Weekly Neuroscience Update

Measuring changes in the activity of neurons in a cortical area while perturbing the activity in another area. Credit: Sainsbury Wellcome Centre

Researchers have discovered how two neocortical areas in the brain communicate with one another and found that their influence on each other changes over much faster timescales than previously thought.

Neuroscientists using MRI scans discovered that psychopathic people have a 10% larger striatum, a cluster of neurons in the subcortical basal ganglia of the forebrain, than regular people. This represents a clear biological distinction between psychopaths and non-psychopathic people.

Glycan, a special sugar protein, appears to play a significant role in the development of Alzheimer’s disease.

Genetic studies have offered clues, identifying genes associated with Autism Spectrum Disorder, but despite finding many pieces to the puzzle, scientists have not yet figured out how they all fit together, and why there is such wide variation in ASD symptoms. Now an international team of scientists report significant progress in understanding how the combined effects of rare mutations and common genetic variation determine whether a child will develop ASD.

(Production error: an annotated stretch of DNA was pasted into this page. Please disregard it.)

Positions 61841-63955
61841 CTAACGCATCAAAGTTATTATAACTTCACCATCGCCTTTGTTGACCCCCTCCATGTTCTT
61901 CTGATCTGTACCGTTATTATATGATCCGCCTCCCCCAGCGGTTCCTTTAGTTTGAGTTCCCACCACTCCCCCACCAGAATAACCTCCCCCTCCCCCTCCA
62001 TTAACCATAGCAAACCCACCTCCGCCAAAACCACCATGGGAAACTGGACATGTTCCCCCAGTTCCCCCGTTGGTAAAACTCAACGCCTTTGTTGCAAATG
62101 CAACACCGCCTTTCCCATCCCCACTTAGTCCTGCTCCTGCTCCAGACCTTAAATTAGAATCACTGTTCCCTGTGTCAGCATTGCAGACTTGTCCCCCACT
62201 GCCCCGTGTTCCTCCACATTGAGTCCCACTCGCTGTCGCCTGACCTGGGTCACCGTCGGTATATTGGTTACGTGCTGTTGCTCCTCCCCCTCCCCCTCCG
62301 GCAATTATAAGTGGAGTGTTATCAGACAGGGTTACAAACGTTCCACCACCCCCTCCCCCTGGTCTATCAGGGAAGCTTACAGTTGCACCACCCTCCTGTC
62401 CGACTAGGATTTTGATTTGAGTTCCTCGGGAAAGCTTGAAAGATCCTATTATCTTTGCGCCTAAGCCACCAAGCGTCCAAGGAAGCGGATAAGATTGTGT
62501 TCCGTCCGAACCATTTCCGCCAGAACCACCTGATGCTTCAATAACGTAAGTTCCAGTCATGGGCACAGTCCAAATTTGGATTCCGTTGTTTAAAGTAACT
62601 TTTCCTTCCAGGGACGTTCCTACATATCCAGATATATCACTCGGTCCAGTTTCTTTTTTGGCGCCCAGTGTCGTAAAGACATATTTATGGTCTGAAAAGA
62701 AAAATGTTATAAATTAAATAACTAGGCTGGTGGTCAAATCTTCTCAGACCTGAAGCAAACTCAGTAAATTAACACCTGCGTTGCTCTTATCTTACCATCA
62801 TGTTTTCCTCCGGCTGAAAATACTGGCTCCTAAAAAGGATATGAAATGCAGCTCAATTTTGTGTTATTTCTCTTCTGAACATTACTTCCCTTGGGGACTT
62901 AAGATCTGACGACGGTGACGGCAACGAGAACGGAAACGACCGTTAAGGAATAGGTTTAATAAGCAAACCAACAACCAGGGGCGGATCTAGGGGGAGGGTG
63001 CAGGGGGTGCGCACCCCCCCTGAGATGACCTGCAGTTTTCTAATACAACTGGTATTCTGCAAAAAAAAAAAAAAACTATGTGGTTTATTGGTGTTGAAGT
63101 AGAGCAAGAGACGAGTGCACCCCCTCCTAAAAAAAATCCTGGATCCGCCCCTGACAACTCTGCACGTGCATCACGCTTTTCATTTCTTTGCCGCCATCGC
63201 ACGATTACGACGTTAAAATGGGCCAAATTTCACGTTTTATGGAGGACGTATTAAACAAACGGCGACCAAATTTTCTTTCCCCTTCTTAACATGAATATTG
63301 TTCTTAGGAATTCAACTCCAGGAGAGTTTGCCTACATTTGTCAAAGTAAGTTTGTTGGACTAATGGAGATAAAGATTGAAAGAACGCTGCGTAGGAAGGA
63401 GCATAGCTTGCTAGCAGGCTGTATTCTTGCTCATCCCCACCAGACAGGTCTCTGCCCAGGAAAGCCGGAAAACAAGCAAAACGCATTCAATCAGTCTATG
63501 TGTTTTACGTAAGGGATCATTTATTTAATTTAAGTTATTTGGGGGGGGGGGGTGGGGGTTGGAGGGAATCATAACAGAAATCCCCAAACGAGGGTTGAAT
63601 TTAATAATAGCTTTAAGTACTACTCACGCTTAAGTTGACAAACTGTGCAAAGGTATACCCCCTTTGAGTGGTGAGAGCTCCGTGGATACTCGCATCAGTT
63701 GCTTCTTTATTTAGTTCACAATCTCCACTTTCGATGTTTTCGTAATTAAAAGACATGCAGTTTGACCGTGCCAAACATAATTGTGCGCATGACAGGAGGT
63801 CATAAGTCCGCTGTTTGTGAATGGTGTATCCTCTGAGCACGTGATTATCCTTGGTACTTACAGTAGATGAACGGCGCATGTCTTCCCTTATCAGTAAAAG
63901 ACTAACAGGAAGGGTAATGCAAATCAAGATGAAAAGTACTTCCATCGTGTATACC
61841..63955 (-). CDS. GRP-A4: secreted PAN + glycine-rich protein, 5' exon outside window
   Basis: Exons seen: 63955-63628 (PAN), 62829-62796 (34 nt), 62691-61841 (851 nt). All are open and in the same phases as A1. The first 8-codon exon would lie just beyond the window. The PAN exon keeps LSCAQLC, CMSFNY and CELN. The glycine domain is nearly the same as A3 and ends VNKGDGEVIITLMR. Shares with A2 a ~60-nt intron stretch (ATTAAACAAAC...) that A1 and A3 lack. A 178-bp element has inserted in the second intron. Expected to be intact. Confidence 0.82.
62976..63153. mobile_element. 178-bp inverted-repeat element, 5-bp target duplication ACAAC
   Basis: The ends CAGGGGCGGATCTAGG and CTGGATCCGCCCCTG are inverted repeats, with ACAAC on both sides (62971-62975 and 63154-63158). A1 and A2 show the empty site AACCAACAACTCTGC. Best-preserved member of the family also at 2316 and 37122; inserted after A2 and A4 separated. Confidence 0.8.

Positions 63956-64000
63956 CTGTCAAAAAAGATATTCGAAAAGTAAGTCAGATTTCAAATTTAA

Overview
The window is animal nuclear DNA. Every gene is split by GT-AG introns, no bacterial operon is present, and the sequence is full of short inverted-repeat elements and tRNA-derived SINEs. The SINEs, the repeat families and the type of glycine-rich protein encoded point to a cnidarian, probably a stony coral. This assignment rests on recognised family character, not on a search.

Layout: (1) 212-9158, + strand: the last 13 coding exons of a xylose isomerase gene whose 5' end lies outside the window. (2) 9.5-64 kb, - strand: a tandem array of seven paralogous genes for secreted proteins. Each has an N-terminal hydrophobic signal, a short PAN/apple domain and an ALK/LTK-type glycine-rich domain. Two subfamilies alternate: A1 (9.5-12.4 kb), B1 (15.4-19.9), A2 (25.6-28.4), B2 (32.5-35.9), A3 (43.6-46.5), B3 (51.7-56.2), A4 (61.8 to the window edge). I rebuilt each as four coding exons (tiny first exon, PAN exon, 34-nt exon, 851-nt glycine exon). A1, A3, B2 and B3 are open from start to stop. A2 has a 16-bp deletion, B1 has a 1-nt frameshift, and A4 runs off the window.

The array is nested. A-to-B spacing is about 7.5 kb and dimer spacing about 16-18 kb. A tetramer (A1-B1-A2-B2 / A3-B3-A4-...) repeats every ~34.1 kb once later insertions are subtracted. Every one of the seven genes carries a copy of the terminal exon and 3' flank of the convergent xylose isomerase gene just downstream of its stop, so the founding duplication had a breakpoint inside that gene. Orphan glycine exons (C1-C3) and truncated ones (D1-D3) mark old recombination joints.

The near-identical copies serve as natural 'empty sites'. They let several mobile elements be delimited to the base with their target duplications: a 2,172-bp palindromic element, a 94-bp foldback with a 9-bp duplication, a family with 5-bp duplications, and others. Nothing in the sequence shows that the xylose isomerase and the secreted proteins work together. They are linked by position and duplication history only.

Researchers identify the exertion level where aerosol particle emission increases exponentially, offering an explanation as to why exercise intensity may be linked to the transmission of infections.

The dopaminergic system appears to play an important but overlooked role in LSD’s effects on consciousness, according to new research published in the journal Psychopharmacology. The findings provide new insight into the neurophysiological mechanisms responsible for the unique effects of psychedelic drugs.

Finally this week, a new study has identified potential targets to develop a therapy that could prevent Alzheimer’s disease.

Weekly Neuroscience Update

Researchers from the UMH-CSIC Neurosciences Institute have developed an innovative strategy that allows imaging of microglial and astrocyte activation in the gray matter of the brain using diffusion-weighted magnetic resonance imaging (dw-MRI). Credit: IN-CSIC-UMH